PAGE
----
“… A relationship of reciprocity with the Earth.” Diana Sudyka Discusses Her New Picture Book, Little Land
Have I mentioned before that I live in a magical land full of children’s book creators? No, it’s not Amherst, MA (though that region’s propensity for luring people in is a bit eerie). Evanston, Illinois isn’t known for much outside of Northwestern University, but dig a little deeper and you’ll find a plethora of talent. Caldecott Honor winners like Cozbi A. Cabrera, international stars like Jeff Garrett and Junko Yokota, talents like Jarrett Dapier, and even former librarians that get whole awards named after them (Mildred A. Batchelder). And in the midst of all this you have Diana Sudyka. A creator so steeped in nature that it’s impossible to extricate her art from its inspiration, she’s coming to us this year with Little Land, a book she has both written and illustrated. Its publisher, Little, Brown & Co, describes it this way:
“Do you know a little bit of land? It could be smaller than you expect. But its importance is bigger than you know. From the prehistoric past to the dramatic environmental change of right here and now, the land has countless stories to tell. You, too, are a part of the land. Listen, and you will understand what it needs to stay in balance.
A breathtaking exploration of the connections between life and land central to the past, present, and future of our planet, Little Land invites young readers to think about ways in which they engage with the environment in their own lives.”
I’m not interviewing Diana today because she’s local. I’m interviewing her because she’s awesome. The Evanston connection is just a nice plus.
Betsy Bird: Diana! Lovely, as always, to talk to you. Your books have always enjoyed some connection to nature and the land on their pages, but never so overtly as now. Tell me, what was the inspiration for this particular book? Where did the impetus to write it come from?
Diana Sudyka: Hi Betsy! Thanks so much for this opportunity to talk about Little Land! In a general sense, the book came out of my experiences of the last 10 years or so to learn about the natural history of where I grew up and live in northeastern Illinois. I had been seeking a deeper connection to place.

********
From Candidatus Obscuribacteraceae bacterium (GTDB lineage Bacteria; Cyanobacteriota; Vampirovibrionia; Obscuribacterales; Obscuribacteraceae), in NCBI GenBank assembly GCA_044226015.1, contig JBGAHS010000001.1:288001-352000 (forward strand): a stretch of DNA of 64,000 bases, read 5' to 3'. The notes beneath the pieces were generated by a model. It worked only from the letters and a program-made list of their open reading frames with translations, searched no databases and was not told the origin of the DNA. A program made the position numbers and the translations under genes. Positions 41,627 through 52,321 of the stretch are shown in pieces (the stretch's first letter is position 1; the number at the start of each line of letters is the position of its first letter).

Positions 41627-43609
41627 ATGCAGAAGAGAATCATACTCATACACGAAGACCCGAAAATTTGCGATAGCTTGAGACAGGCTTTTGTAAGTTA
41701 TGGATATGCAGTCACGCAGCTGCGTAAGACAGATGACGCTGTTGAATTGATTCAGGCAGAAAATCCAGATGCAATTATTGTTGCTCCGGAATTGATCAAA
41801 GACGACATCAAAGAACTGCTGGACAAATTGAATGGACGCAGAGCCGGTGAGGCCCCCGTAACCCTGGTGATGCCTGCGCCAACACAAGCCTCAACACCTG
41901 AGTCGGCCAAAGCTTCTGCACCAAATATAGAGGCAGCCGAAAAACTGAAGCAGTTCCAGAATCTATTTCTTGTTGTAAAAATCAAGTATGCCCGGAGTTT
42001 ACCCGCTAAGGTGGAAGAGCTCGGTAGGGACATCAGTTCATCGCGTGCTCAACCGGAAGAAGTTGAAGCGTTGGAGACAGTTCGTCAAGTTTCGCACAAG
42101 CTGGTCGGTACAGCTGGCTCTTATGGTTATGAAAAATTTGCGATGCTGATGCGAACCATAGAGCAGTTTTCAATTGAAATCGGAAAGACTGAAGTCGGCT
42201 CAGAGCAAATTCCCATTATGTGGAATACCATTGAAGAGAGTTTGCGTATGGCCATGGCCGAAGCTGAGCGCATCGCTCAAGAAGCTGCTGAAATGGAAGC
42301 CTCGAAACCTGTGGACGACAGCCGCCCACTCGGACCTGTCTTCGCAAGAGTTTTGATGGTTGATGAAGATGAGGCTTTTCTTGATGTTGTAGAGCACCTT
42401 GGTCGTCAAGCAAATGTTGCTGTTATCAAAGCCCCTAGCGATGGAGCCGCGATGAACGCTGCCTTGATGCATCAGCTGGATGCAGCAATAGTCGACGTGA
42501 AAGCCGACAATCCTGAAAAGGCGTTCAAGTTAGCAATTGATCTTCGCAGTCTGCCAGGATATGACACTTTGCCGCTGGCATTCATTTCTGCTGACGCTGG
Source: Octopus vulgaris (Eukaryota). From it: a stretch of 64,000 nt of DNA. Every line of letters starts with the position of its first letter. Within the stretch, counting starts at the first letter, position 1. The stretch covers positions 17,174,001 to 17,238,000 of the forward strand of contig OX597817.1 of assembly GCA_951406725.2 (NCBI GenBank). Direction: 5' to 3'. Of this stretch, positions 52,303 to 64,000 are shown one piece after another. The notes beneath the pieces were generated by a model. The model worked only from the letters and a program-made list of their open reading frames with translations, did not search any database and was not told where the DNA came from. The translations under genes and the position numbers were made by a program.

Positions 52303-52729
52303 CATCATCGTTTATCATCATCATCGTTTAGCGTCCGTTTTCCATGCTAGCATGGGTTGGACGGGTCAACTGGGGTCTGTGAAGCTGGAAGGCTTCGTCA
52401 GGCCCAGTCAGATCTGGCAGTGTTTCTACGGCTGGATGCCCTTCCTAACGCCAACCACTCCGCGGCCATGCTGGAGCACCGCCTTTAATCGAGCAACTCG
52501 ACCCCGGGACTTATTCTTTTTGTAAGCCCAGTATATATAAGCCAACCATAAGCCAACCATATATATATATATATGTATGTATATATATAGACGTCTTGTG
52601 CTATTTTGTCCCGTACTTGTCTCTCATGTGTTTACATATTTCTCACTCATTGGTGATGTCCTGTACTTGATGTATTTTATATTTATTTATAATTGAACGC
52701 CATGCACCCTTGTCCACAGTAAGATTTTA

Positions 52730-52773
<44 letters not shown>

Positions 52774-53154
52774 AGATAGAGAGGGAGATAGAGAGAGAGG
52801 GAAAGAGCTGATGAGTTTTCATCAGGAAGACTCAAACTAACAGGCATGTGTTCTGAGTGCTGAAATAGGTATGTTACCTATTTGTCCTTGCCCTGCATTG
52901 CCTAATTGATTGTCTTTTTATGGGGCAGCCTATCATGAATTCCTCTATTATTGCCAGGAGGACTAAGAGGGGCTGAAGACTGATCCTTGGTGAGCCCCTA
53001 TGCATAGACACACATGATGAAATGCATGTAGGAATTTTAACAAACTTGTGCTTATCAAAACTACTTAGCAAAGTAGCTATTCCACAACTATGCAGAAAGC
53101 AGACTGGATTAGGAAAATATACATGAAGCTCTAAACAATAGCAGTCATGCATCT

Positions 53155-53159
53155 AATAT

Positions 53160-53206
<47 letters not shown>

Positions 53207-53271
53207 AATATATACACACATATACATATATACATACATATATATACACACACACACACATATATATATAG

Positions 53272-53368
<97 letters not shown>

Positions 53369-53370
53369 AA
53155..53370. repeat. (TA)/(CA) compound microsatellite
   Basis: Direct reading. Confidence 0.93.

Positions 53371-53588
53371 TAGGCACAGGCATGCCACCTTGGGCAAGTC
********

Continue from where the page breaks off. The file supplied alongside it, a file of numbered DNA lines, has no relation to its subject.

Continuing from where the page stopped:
There are these blue flowers that appear throughout the book that are inspired by a real flower: the fringed gentian. It’s native to the Midwestern prairie, but not common. It has this remarkable bright ultramarine blue bloom every other year. It became a sort of catalyst for what I wanted to say about our relationship to land, in that some years ago my family and I were hiking at a local preserve. This is a place we have visited often, getting to know it very well, but in prior years it was a site that had been used for agriculture, and then used as a landfill. Since that time, though, through the hard work of many volunteers, conservationists, and other land stewards, it’s been slowly brought back to life. On this day, I came across a fringed gentian blooming, and I got quite emotional. I had never seen one before. It was so beautiful, but also, I knew what that flower needed to exist at that site. It was there because many people cared for that bit of land. They understood and listened to its natural history; a history that extended far beyond our own history, and I was moved by that.
BB: You write in your Author’s Note that “Earth has always shared its gifts with us and how we need to give back to it in return. This story is about how believing in that concept leads to cultivating connection…” What are you hoping kids will take away from this? How would you like them to connect with the material?
DS: I had been reading Robin Wall Kimmerer, specifically her book Braiding Sweetgrass. She is a biologist, writer, and member of the Potawatomi Nation. It is her writings about place, and the concept of reciprocity and how that applies to our relationship with land that I find so resonant. The idea that the Earth is alive and has its own ancient history, that it’s always been providing for us, and that we could and should reciprocate that generosity back to the Earth. It is necessary to reciprocate for balance, especially in a world with human caused climate change and rapid loss of biodiversity.